The Ontario government released the province’s new elementary math curriculum to better prepare students for work in a rapidly changing world, strengthen math competence and improve grades. The curriculum was developed over two years in consultation with parents, math educators, academics and math education experts, and is designed to reverse a decade of declining math scores. It will be available to students across the province beginning in September 2020.
Details were released today by Premier Doug Ford, Christine Elliott, Deputy Premier and Minister of Health, and Stephen Lecce, Minister of Education.
The new math curriculum for Grades 1-8 will:
- Build understanding of the value and use of money through mandatory financial literacy concepts;
- For the first time, teach coding or computer programming skills starting in Grade 1 to improve problem solving and fluency with technology, to prepare students for jobs of the future;
- Use relevant, current, and practical examples so students can connect math to everyday life;
- Put a focus on fundamental math concepts and skills, such as learning and recalling number facts.
“For over a decade, too many students were lacking everyday math, financial literacy, and numeracy skills,” said Minister Lecce. “The new curriculum will help students solve everyday math problems, enshrine financial literacy in the early grades, and better prepare students for the jobs of tomorrow by ensuring every student learns how to code.”
The Ministry of Education is also changing how it makes curriculum available to better reflect how Ontarians consume information. The new math curriculum will be the first uploaded to the new Curriculum and Resources website, a digital space where anyone can access curriculum and learning resources. This platform will help parents, students, and teachers see connections between learning in different grades and subjects.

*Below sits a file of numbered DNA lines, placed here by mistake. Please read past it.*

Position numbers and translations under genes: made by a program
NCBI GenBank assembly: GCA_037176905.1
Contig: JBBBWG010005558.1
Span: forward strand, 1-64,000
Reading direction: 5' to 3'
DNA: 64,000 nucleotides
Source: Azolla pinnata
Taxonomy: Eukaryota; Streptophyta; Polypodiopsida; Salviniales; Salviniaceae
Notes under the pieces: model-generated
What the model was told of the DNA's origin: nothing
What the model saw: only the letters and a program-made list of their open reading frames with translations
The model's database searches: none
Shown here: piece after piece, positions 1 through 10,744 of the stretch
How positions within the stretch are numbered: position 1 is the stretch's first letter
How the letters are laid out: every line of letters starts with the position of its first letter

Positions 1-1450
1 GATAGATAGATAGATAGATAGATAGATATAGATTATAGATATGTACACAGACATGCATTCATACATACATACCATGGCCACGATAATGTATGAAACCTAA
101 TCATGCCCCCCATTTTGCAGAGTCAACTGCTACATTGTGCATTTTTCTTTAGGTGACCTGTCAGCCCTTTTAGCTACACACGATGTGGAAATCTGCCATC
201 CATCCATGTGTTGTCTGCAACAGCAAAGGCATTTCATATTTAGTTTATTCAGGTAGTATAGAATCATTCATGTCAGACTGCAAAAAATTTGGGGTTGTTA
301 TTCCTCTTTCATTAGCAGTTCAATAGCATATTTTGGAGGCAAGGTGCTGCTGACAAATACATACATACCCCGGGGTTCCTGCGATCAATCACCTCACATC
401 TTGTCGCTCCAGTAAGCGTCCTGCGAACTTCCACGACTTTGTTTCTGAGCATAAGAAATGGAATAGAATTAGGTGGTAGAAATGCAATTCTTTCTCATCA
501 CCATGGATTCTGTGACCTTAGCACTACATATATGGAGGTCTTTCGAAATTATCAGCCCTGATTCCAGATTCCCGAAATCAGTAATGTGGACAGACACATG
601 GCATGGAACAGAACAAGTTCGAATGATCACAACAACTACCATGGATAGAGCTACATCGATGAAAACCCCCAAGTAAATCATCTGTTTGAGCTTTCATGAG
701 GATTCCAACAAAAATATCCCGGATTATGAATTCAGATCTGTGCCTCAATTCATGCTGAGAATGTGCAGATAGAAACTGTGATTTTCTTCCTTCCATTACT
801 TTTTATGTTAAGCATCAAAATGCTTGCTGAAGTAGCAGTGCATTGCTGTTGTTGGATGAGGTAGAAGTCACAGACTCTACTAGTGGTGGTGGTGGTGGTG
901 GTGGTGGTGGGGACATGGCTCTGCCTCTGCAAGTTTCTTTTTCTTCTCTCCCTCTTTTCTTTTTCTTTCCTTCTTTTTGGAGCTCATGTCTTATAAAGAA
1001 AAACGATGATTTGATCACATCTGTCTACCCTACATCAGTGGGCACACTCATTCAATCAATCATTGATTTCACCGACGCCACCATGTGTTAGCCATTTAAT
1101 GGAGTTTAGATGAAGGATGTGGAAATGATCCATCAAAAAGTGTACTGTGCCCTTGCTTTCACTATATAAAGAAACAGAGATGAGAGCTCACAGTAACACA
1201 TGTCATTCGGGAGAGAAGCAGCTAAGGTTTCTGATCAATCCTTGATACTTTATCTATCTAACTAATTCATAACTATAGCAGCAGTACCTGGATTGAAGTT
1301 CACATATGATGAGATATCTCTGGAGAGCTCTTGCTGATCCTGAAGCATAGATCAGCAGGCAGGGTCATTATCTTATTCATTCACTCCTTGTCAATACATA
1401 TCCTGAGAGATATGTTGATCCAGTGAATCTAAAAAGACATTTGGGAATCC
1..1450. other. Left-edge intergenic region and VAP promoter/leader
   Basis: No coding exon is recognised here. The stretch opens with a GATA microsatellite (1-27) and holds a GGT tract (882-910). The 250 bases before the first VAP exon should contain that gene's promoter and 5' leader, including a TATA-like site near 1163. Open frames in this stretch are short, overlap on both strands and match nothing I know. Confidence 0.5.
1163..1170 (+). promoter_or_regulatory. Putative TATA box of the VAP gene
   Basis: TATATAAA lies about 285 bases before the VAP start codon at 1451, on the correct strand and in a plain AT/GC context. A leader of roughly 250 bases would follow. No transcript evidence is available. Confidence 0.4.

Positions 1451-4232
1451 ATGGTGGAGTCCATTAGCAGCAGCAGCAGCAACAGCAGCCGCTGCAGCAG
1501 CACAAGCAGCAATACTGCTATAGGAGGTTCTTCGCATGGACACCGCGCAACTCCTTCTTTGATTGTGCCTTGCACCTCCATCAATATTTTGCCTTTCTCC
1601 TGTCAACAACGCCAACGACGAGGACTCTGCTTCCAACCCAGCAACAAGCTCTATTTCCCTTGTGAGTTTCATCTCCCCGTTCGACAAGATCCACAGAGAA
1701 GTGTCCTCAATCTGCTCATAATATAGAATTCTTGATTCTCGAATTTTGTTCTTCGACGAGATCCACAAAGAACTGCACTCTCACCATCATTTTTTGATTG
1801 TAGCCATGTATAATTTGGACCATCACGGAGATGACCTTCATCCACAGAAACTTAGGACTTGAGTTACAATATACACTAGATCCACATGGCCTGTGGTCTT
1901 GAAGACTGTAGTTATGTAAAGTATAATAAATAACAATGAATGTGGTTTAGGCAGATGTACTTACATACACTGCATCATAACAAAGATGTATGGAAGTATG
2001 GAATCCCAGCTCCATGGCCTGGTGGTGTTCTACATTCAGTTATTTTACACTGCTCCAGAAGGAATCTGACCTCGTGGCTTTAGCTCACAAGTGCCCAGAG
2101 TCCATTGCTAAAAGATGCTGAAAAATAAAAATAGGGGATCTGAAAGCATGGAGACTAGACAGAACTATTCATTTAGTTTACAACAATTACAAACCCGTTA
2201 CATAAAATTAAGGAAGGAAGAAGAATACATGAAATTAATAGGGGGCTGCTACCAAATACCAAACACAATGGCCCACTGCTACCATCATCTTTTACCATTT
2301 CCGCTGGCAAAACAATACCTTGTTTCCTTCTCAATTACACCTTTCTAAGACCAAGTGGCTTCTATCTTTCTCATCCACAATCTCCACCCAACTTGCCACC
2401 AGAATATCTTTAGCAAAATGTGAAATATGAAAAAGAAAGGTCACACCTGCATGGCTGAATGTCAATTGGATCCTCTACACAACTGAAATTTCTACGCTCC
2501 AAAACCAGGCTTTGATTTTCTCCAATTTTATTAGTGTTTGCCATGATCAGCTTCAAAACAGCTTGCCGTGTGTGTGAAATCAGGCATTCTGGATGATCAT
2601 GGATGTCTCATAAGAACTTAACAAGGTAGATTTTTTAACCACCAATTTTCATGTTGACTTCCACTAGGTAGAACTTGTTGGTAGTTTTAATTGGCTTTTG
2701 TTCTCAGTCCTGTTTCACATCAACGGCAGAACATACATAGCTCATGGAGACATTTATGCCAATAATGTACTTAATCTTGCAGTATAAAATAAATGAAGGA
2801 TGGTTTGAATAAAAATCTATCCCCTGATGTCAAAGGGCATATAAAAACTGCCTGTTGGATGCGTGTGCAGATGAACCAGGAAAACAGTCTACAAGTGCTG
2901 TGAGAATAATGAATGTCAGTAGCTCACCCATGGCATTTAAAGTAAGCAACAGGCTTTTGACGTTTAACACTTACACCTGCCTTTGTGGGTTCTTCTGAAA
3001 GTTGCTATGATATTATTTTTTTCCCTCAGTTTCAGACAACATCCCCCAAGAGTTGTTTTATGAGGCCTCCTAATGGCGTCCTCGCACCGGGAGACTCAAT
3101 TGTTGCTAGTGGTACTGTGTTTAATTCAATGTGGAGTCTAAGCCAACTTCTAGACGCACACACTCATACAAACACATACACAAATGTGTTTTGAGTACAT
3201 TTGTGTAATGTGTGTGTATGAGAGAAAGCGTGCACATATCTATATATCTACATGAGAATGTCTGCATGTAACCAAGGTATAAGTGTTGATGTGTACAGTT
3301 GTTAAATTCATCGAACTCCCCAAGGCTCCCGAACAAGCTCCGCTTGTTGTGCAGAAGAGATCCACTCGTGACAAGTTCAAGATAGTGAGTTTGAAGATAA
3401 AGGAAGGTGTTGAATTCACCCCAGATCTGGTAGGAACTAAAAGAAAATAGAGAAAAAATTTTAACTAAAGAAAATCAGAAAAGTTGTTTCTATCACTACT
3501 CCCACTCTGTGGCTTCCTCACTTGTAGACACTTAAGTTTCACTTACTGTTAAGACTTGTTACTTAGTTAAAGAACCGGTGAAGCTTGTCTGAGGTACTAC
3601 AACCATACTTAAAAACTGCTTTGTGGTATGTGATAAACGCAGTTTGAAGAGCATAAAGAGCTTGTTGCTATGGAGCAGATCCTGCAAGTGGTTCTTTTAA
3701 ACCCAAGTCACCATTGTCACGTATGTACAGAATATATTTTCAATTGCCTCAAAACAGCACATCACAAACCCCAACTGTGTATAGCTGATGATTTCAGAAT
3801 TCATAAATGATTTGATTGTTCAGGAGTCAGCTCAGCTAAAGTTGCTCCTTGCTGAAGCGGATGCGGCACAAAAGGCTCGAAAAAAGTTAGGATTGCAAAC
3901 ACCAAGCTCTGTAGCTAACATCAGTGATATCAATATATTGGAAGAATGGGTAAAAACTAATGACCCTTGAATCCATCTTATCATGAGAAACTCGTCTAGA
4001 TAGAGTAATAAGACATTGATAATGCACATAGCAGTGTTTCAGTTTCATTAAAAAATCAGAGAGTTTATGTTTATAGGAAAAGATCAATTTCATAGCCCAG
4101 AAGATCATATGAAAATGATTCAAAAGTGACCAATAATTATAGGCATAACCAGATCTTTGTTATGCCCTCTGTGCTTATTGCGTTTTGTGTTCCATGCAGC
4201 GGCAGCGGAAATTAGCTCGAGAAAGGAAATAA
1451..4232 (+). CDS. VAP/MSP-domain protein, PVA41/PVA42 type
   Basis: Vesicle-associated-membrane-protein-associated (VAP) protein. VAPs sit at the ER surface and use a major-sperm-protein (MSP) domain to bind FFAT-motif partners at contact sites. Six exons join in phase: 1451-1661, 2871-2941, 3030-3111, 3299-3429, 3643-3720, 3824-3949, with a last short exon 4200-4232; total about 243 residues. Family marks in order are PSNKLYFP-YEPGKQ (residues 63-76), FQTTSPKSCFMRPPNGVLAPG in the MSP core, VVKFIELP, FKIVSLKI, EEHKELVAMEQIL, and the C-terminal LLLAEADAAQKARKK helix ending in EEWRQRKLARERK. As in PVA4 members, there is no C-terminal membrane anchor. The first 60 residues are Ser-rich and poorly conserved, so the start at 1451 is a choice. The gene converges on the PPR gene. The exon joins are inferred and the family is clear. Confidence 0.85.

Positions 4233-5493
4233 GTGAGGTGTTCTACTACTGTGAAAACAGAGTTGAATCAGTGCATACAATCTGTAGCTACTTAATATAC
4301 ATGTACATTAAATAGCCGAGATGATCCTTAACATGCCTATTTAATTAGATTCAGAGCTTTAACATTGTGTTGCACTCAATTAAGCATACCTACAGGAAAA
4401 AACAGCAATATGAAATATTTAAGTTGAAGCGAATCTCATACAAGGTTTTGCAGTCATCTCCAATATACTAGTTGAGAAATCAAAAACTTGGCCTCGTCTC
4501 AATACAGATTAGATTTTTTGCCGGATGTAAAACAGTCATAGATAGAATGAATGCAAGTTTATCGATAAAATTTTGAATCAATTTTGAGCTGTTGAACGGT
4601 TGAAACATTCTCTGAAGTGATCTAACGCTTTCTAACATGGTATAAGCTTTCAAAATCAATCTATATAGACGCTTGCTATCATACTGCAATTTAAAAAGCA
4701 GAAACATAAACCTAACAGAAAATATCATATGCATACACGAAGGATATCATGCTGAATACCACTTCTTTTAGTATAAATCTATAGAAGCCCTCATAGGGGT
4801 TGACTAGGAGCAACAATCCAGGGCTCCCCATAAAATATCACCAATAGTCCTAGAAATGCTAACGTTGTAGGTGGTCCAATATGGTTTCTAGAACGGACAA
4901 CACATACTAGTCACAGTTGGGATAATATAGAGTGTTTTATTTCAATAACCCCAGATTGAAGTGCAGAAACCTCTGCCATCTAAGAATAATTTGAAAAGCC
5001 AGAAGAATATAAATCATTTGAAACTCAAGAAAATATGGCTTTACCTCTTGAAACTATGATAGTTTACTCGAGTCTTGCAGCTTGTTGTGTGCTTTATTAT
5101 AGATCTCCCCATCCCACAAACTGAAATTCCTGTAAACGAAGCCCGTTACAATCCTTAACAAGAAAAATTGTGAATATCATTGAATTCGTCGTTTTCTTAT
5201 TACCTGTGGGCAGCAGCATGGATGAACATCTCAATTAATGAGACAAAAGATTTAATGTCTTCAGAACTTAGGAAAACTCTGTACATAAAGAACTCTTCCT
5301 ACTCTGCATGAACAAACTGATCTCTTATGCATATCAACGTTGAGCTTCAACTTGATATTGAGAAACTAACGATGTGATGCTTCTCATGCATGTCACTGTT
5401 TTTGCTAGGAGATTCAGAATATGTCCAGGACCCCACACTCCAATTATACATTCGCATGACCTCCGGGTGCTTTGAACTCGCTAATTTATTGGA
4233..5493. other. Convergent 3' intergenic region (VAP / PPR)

Mental Health Workers in Secondary Schools ($25 million)
The province will continue to provide $25 million in ongoing funding for approximately 180 mental health workers (FTEs) in secondary schools. This investment means a permanent commitment of regulated mental health professionals (e.g., social workers, psychologists and psychotherapists) with specialized training in student mental health in secondary schools, providing mental health promotion, prevention, and intervention to students and their families.
Recipients: 70 school boards
Response to COVID-19 Outbreak ($10 million)
To support the school re-entry plan in the fall, school boards will be provided with $10 million in new funding to hire additional mental health professionals and to provide direct professional learning for school leadership, mental health professionals and educators to ensure they are equipped to help all students be ready to learn during this transition back to school.
Recipients: All school boards
Mental Health Leaders ($10 million)
The province will continue to provide approximately $10 million to support mental health leaders to work with school and school board administrators, educators, mental health professionals and community partners to create a more integrated and responsive child and youth mental health and addictions system.
Recipients: All school boards
School Mental Health Ontario (SMH-ON) ($6.5 million annually for three years – total of $19.5 million).
School Mental Health Ontario works with school boards to enhance the quality and consistency of mental health promotion, prevention and early intervention programming in Ontario schools through the use of evidence-based strategies and services. SMH-ON provides:
- leadership and guidance about best practices in school mental health
- implementation coaching
- tailored, co-created resources
- mental health literacy for educators and school/system leaders
- training for school mental health professionals
- mental health awareness for parents/families
- a platform for student voice and leadership in school mental health
Recipient: School Mental Health Ontario
Mental Health and Well-Being ($3 million).
The funds shall be used to meet local needs to support and promote mental health and well-being, including student mental health and mental health training for educators and school staff. The components of the funding contribute to goal(s) from the school board’s and authority’s:
· annual improvement plan
· multi-year strategic plan
· three-year Mental Health and Addictions Strategy, and/or annual Action Plan for Mental Health.
Recipients: All school boards
School-Based Mentoring (SBM) programs ($1.5 million)